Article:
with shame. outside the bladder. My urologist shared all this
with me on the Friday before
I’d studied colon cancer in the The site of the tumor wasn’t July 4. Susan and I had accepted
lab. I knew how important it was surprising: It was precisely where an invitation to go to a wedding
to get regular colonoscopies the radiation seeds had been that weekend, and I figured we
after turning 50. I’d had one, but most concentrated. That radiation couldn’t back out. Of course, I
I was overdue for another. I grew had killed the prostate cancer. But, didn’t want to tell anybody there.
obsessed with the possibility that presumably, it had caused other Instead, I just kept it bottled up
I’d waited too long. cells to mutate—and induced this inside me. By the end of the
new variant. weekend, I was a wreck.
I guess there’s a reason folks We’d been planning to take our
say that doctors make the worst What was so curious was the granddaughter to the beach after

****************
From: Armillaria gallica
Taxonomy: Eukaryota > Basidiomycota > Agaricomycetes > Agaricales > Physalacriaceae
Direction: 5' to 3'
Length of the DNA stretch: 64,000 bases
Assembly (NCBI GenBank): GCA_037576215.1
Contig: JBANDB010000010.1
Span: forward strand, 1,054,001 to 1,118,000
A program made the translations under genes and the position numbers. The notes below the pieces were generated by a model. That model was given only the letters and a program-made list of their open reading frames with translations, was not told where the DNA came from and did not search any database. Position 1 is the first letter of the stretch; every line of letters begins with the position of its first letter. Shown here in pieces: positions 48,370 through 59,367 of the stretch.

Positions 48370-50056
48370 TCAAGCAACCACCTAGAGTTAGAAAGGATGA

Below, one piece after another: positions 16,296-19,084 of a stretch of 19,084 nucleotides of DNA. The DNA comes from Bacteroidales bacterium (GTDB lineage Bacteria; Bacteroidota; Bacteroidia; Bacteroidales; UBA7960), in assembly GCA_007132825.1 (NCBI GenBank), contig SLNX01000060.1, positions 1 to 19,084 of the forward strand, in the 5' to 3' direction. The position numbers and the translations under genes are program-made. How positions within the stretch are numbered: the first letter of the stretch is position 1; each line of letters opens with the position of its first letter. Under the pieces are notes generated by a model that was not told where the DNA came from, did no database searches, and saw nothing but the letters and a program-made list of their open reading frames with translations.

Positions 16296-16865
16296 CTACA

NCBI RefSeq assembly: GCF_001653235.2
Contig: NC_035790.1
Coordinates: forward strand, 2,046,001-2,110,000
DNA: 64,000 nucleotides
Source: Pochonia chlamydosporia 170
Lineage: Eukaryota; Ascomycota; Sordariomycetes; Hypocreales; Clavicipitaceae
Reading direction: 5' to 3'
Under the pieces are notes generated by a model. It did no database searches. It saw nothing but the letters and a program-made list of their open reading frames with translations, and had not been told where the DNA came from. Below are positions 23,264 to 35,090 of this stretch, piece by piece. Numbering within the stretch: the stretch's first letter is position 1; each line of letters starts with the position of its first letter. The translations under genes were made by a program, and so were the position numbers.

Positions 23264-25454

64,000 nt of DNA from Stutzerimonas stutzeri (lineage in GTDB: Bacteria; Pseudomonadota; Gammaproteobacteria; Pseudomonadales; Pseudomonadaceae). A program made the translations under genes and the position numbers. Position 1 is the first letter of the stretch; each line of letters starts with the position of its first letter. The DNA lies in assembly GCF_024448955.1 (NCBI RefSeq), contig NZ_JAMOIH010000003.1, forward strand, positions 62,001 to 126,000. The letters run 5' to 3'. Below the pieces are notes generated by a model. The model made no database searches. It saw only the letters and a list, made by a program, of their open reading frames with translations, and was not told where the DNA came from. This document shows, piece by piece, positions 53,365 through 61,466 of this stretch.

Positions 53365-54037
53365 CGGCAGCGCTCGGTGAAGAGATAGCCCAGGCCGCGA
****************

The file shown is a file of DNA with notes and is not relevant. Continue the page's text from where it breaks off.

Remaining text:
sort of patients. nature of this new cancer. It did the wedding, but I told Susan that
not look at all like a typical male I just couldn’t do it. The thought
Still, when I had a colonoscopy, urological cancer. Instead, it had of fireworks and picnics just didn’t
the results came back as normal. the characteristics of tumors that jibe with my reality any more. She
No cancer. start elsewhere. agreed. We cancelled our plans
for the next week and made new
I then visited an oncologist, The cancer was anaplastic, ones—at a cancer center.
fully prepared for her to tell me which meant it was rapidly The cancer I’d developed was
I had metastatic prostate cancer dividing and “jumbly.” The cells so rare that doctors couldn’t really
(even though this would have were multiplying quickly, and compare my case to others. Still,